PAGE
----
Player Action, Player Inaction

I have often focused too narrowly on what will happen when the players follow the trails that I have laid out for them.  But what do you do when the players don’t want to play with any of the plot you’ve got prepared for them?  And what happens with the problems that they’re ignoring?

This post follows my previous post on how I run games, so if you haven’t read that yet I recommend that you do.  Not that it’s necessary.  After all, if you’ve run a game before you’ve probably already had the experience of watching your players move in completely unexpected directions.  But while you’re rapidly shifting gears and trying to stay just one step ahead of your players, what do you do with all of the other material you prepped?  You know, the goblin encampment, the orc army, the group of bandits, the corporate investigators or wizard police or what-have-you.

Well, first of all, don’t just get rid of it.  It’s still there in the world, right?  It’s still something that the players will have to deal with.  But it also shouldn’t be static.  You spent long enough making sure that you had a handle on what that stuff was all about, you probably have some ideas about what it (whatever it is) might want.  So, what will it do to get what it wants?

To borrow terminology I learned from Vincent Baker’s Apocalypse World, let yourself think offscreen.  Not everything that happens in the world is happening right in front of the players’ eyes, right?

You can ask yourself several questions when preparing your basic background material to help with this; what are the players doing, what are the players not doing, and what might happen if the players do nothing?

I combine those questions with my minimalist preparation so that I have some idea of what will be going on behind the scenes while the players are busy doing whatever it is that they want to do.  In this way, the players’ lack of action is just as important as their action.  When players fail to address a given threat, that has consequences too.

You do run the risk of swamping your players when you practice this too aggressively.  I often find it worthwhile to talk with my players before the game starts about what their expectations or desires are around such consequences.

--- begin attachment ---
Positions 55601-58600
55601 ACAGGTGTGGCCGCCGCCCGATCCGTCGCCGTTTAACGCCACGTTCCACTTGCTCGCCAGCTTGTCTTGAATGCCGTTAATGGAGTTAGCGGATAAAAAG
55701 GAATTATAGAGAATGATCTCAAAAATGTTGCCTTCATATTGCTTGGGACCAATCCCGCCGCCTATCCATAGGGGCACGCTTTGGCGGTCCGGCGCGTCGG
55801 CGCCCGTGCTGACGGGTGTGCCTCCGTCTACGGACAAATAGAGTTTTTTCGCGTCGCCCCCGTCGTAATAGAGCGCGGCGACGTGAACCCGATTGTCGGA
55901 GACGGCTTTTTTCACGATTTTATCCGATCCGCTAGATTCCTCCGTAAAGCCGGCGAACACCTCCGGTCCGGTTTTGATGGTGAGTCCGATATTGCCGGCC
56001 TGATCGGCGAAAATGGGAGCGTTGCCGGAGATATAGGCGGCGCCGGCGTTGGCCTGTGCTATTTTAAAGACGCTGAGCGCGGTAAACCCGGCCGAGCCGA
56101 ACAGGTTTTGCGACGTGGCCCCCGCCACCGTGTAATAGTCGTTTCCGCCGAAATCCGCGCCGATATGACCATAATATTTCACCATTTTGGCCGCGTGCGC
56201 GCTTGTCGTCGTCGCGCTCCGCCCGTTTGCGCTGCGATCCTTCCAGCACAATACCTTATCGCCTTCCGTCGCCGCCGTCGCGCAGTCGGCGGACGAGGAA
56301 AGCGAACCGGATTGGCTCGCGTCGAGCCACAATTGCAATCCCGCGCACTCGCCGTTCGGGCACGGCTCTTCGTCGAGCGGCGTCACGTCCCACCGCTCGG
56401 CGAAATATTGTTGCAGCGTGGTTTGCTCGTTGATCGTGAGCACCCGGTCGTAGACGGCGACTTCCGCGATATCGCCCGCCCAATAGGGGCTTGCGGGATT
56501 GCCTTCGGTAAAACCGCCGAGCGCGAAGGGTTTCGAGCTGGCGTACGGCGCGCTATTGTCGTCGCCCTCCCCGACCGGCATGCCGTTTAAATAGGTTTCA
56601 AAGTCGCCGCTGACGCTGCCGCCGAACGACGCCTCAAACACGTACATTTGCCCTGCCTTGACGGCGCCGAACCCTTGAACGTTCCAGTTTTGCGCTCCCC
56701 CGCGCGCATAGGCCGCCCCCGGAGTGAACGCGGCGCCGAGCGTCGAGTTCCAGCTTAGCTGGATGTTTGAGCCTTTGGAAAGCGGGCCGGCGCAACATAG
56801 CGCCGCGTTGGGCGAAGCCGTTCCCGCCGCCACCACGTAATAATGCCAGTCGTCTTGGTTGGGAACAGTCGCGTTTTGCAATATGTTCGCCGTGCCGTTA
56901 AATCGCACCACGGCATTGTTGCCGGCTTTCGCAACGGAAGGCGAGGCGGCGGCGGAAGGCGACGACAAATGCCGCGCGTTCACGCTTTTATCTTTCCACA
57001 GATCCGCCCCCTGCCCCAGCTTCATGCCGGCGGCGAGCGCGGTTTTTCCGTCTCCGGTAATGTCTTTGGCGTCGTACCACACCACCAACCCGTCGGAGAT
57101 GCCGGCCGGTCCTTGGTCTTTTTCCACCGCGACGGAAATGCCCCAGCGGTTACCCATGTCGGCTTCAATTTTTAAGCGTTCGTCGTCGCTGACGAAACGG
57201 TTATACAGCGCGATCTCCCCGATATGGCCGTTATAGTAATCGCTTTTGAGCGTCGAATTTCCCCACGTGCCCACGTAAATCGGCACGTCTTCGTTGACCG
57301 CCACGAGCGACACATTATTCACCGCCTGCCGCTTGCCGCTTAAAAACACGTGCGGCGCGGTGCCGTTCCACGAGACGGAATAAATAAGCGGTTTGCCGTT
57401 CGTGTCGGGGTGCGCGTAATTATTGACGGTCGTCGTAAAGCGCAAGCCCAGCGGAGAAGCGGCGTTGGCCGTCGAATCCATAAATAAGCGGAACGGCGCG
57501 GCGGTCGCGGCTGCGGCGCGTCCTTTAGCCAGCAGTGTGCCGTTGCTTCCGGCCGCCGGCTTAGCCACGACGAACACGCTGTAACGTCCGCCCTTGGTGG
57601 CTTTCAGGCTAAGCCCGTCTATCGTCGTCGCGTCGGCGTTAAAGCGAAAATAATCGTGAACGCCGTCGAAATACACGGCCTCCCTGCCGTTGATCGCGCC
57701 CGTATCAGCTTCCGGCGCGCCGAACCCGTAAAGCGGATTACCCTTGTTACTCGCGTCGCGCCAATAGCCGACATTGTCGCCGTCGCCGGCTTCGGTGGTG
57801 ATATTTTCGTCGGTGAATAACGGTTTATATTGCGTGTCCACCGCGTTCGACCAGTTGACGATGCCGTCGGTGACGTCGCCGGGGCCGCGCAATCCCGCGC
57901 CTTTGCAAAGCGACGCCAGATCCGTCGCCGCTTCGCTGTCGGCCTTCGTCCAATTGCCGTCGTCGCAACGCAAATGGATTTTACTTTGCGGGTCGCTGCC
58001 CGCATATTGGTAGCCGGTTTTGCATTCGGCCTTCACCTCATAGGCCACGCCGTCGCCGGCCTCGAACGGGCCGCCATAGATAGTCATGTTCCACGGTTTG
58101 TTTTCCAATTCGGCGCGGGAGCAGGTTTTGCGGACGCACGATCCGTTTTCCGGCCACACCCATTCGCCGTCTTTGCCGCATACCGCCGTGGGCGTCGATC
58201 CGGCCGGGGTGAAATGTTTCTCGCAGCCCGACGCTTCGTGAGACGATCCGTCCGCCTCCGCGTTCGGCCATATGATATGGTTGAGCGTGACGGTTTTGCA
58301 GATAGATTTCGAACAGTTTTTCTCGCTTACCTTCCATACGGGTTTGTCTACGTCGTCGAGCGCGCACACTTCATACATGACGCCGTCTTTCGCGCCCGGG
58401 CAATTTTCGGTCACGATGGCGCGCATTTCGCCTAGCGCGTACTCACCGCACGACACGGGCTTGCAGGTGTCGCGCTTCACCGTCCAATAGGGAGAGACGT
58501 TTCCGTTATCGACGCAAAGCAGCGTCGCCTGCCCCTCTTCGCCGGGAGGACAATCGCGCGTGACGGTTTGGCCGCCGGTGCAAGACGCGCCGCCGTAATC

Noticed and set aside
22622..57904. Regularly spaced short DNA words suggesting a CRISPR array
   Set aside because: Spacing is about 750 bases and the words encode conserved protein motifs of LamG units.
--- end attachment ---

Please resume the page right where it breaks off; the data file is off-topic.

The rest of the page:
Furthermore, it’s important to let the players take the initiative and not simply punish them for their decision-making.  If you slug the players in the back of the head with a marauding orcish warband every time they deal with something other than the gathering orcish army, your players will soon learn that they don’t have meaningful agency.  It’s far better to slowly ratchet up the tension and clearly broadcast that things are getting worse off-screen than it is to clobber the players endlessly with blunt reminders that they’re ignoring important events.

From a player’s perspective, it’s simultaneously terrifying and rewarding to know that everything will continue to progress around you while you aren’t paying attention to it.  It can leave you feeling like you’re trying to put out a wildfire by pissing on it, but when you succeed you feel amazing for having done the impossible.

So, the quick take-away:

  • When doing your prep, ask what will happen if the threat is ignored.  What is the next stage, what is the final stage?
  • Clarify expectations around off-screen events with your players.  This is often as simple as saying, “I want to try this out, you down with that?”
  • Advance your threats whenever the fiction demands it, either because they’re being ignored or because the PCs have unwittingly furthered the threat themselves.
  • Bring the growing peril to your players’ attention with fiction-appropriate signals: burned out villages, injunctions & court summons, a pervasive scent of brimstone.

There’s certainly more to say on this topic.  If you have thoughts you’d like to share, please comment!

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2 responses to “Player Action, Player Inaction

  1. Pingback: Define Your Terms! Talking about RPGs | Fistful of Wits

  2. Pingback: Servant of the Dragon, by David Drake | Fistful of Wits

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